How mentoring

saved my 2020

While the pandemic pushed us all indoors, I found an outlet that really helped me through it. I am a super social person, I love talking about design, art, work, pop culture and everything in between. So the idea of being home all day without a certain level of human interaction (outside of work zoom calls) seemed treacherous. Then as I was scrolling Linkedin I came across this post about becoming a design mentor and I figured I would give it a try. I had no idea how much it would change my life.

Joe Cahill running a mentoring session

December 29, 2020

As your career grows you find yourself moving into leadership positions, for me it was always natural to want to lead, encourage, and motivate people. So being a mentor was almost part of the package for me even before I was labeled as a “leader” and I truly loved it. I have been told I have a different way to look at mentoring than most. For me, it has always been about me being a guiding force alongside someone and not a straight-up “you should do this?” Or “you should do that”. My main technique has always been around ‘you chart your course’, like a true UX person I always ask people how they feel about the situation. Don’t get me wrong, I will definitely give advice if it’s needed but I always wrap it around a story from my experience or an analogy that is easy to digest (analogies are usually around food).

So starting in April at 7 am est and ending at 10 pm I open my calendar for people. Much to my surprise, people start booking time and booking time and booking time. I was like oh fuck, what am I going to say to these people? What if they think I’m mental? then the worst thought in my head… What if they don’t get anything out of it? So I took my first call it was a young designer from fucking SINGAPORE. So we talked about her experience, what she is looking to do with her career, and my story. I hung up the zoom call, gave out a big exhale, and said to myself that wasn’t too bad. I immediately received a LinkedIn request a note saying how my energy was refreshing, upbeat, and what they needed. My heart was full.

This is where you cut to an 80’s style montage of me doing zoom calls where we are laughing, tons of hand gestures, and me cursing at least once a session.

So as if Singapore wasn’t far enough from NY then I chatted with people in the UK, Mid West US, West Coast US, Ireland, India, China, and Australia. I couldn’t believe how this pandemic helped me reach so far and so many.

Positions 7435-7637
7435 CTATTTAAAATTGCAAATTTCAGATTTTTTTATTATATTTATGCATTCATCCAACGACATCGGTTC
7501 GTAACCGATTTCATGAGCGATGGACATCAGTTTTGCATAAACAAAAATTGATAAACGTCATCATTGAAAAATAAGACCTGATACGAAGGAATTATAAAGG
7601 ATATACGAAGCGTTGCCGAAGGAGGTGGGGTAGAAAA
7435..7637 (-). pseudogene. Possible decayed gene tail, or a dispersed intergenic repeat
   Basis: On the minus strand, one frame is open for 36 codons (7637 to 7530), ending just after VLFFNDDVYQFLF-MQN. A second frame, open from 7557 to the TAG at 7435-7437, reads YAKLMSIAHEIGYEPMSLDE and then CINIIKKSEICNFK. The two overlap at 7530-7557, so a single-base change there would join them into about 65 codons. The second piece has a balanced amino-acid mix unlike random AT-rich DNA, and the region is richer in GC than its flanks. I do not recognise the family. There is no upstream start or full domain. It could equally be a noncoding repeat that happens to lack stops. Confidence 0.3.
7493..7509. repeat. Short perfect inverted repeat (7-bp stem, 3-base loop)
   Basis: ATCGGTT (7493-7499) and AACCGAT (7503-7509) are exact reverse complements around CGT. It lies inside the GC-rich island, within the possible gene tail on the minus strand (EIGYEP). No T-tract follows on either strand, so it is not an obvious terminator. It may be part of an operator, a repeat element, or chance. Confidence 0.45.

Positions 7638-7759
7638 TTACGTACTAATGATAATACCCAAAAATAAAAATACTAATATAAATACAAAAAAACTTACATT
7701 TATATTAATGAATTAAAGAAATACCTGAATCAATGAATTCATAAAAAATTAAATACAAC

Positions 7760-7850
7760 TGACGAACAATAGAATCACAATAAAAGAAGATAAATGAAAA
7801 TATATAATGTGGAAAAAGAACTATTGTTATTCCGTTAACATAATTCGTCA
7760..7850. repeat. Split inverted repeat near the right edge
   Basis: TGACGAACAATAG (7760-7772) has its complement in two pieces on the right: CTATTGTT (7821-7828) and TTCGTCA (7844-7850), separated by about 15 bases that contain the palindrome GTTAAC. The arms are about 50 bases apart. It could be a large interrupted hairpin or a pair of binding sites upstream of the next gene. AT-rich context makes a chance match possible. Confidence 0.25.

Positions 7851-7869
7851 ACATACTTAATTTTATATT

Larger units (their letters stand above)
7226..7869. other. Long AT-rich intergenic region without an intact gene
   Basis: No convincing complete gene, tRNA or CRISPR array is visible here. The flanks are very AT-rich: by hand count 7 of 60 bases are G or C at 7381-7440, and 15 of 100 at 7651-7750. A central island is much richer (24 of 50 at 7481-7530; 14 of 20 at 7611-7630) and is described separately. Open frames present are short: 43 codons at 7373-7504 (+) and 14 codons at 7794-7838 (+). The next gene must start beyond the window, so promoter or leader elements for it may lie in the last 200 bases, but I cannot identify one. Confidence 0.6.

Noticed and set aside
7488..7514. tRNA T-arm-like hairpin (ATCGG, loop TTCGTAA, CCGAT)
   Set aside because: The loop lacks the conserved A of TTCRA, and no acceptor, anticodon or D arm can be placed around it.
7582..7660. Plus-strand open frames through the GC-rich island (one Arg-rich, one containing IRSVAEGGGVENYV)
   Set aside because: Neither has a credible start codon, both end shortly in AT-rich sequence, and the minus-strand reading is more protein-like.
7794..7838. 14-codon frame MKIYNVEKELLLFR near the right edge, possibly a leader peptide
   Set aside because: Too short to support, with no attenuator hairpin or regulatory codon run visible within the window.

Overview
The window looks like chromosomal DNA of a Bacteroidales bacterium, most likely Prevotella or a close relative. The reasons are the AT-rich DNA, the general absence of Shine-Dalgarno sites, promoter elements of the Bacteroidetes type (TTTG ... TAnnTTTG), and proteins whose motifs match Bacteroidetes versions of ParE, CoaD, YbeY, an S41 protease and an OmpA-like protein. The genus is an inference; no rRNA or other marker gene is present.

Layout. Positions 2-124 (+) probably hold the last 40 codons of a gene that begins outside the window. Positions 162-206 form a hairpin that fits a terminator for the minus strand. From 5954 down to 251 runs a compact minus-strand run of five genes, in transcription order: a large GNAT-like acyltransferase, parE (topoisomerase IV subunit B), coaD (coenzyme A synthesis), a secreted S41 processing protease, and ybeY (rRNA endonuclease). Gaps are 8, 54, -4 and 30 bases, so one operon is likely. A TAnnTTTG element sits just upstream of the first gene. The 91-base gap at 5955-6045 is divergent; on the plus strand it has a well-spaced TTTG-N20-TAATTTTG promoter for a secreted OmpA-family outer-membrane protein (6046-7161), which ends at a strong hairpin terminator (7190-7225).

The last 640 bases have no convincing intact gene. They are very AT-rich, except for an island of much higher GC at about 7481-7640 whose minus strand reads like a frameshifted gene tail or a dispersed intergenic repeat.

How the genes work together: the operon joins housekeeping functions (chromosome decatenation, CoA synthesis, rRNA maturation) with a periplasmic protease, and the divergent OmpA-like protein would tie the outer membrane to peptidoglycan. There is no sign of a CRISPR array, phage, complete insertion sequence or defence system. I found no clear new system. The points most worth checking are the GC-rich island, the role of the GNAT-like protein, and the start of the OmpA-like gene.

I looked back at the year and I was quite astonished at what I saw.

Maybe there is something good to come out of world is ending in 2020?

Have I found my outlet for being locked down at home and being alone?

Holy shit, yes I have!

If this wasn’t enough to keep me going, hearing everyone’s journey to UX, design, or the next step in their career was amazing. They have come from so many different disciplines but all had one common thread… How can I help people, and create a great product? Especially when I am just starting out? I would leave sessions asking myself the same thing sometimes. This really means we are all in the right place, and we are going to create with the right intentions.

The biggest question I was asked always started with “HOW…”

… write a great case study?

… get a job during a pandemic?

… have someone take me seriously?

… am I going to succeed when I am starting over?

… do I interview for this?

… did you handle any of this?

Those are not easy questions to answer for anyone, right away but we always started the sessions the same way. Let’s find your voice and how you present your work. Authenticity, as well as a passion for me, are one of the most important pillars for any new employee. If you stay true to that you will find a job that will not only embrace you but give you the tools for you to succeed. Having a kickass case study helps a lot too (haha). The idea of “making it perfect” comes with time, but it will never be “perfect”.

This type of pressure generally leads to us putting pressure on ourselves to perform. We need to always make sure we take time to be easy on ourselves. You can still have drive and empathy for yourself. Our job is about being empathic towards people, for fucks sake.

So having these conversations with all the mentees lead to me constantly reflecting on myself. The pressure I put on myself, how I see myself as a professional, and how I see myself as a person. This mentoring thing became a two-way street. I don’t think they had any idea of the effect they were having on me.

Saying this was one hell of a fucking shit show of a year is an understatement. If it has taught us anything, it’s how a community is important, how we stand by each other, and most of all how we help each other so we all can succeed.

During Adobe Max conference this year Common said “Mentoring is a way to replenish the community” as we go through our careers we should always make sure we pay it forward.

If you want to book time for a mentoring session via the ADP list click here